PRECIPITATION–TEMPERATURE INTERACTIONS IN THE WEST ALTAY MOUNTAINS INFERRED FROM TREE RINGS OF SIBERIAN LARCH

in IAWA Journal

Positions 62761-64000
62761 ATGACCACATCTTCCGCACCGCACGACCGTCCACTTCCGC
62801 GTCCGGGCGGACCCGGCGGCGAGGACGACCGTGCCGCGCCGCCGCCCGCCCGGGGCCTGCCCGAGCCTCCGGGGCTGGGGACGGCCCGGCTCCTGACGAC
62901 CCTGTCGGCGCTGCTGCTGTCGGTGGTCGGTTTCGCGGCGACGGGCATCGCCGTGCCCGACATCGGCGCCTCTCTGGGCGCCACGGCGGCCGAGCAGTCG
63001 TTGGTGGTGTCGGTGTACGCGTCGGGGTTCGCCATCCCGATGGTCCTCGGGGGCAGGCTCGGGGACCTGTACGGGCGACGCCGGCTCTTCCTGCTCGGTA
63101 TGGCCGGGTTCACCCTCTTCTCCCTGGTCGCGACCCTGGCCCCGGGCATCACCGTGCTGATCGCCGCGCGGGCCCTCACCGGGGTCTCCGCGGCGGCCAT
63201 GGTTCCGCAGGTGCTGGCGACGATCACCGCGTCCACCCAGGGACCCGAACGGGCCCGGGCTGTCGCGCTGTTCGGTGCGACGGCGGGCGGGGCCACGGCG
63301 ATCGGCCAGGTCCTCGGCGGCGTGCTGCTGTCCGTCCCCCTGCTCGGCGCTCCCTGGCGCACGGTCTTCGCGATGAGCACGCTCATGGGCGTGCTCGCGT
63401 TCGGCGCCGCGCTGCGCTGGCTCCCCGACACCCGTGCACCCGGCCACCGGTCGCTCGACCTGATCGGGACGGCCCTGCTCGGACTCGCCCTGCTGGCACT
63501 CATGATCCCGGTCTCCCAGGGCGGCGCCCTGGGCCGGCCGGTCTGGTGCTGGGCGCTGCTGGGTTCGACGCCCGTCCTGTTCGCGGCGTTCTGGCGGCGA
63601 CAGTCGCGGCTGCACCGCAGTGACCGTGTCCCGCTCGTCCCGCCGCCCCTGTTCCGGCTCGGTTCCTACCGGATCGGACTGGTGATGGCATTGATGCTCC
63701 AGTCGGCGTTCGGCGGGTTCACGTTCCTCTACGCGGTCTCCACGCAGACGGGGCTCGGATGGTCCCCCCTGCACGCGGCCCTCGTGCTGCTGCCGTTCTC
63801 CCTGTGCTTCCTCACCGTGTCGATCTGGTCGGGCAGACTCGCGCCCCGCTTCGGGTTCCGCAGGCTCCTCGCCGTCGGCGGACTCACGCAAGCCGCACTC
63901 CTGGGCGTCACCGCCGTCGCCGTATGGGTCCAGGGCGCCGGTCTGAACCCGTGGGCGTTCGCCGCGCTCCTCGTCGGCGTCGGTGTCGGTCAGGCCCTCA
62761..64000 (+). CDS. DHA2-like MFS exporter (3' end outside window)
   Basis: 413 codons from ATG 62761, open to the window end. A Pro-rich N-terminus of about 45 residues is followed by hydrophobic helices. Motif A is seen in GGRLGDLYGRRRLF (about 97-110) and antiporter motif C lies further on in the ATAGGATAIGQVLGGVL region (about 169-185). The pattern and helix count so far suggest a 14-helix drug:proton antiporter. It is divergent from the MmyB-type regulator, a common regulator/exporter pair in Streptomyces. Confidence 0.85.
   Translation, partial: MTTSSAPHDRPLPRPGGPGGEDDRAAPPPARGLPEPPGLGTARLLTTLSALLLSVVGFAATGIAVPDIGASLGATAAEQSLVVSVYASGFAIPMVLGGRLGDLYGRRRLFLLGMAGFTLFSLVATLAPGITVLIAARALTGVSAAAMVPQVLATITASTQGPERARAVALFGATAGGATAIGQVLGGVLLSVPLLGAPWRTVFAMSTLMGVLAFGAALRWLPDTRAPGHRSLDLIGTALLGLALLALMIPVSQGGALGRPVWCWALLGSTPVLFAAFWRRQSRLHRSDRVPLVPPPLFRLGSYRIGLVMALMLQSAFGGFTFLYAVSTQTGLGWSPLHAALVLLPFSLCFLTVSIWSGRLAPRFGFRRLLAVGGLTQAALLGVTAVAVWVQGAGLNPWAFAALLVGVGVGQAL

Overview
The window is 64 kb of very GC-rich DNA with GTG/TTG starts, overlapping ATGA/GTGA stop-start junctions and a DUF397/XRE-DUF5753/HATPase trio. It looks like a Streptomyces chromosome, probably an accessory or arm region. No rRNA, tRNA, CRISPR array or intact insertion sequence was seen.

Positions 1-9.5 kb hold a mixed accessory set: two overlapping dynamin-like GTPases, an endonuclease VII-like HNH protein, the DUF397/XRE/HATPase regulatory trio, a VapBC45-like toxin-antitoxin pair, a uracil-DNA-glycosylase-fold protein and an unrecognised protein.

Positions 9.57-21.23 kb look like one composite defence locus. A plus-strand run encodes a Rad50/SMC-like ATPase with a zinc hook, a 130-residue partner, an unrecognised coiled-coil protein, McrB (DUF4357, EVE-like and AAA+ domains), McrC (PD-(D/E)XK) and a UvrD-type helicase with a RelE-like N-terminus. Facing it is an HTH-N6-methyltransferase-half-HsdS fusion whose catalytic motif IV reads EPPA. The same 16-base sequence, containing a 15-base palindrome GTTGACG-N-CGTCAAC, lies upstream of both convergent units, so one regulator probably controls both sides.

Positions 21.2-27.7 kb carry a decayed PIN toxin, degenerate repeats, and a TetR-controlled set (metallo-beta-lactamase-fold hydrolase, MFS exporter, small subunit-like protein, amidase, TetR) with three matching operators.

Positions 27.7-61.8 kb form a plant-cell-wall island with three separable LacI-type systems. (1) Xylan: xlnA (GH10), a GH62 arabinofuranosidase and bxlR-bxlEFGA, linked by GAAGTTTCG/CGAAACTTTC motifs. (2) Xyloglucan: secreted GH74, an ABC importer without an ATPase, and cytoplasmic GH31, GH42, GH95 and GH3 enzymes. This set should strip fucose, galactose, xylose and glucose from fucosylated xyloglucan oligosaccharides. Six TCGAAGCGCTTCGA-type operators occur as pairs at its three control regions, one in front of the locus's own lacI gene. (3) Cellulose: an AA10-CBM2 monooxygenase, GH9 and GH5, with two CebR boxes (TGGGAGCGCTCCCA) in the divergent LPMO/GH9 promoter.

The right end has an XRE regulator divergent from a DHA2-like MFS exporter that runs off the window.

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Siberian larch (Larix sibirica) trees were studied in a drought-stressed, lowe-levation Taiga forest in the Altay Mountains for their potential to be used for reconstructing precipitation. A climate/growth analysis provided evidence that the tree-ring widths were strongly determined by the climatic conditions from May to July, positively by precipitation and negatively by temperature. Nevertheless, the resulting regional tree-ring chronology of Siberian larch offers only a limited possibility to perform reliable reconstructions of precipitation as only 30.8% of the total variation of the actual April–July precipitation was explainable. Drought events reflected by the chronology were compared with historical records and other tree-ring derived climate reconstructions, showing some common events of climate extremes over much of Central Asia. This new Siberian larch chronology and an earlier maximum latewood density (MXD) chronology from the neighboring region reveal that the local climate is mainly characterized by cold/wet and warm/dry situations over the past 251 years. This study demonstrates that the use of both tree-ring width and MXD data may increase information of past climate variability in the Altay mountain region.

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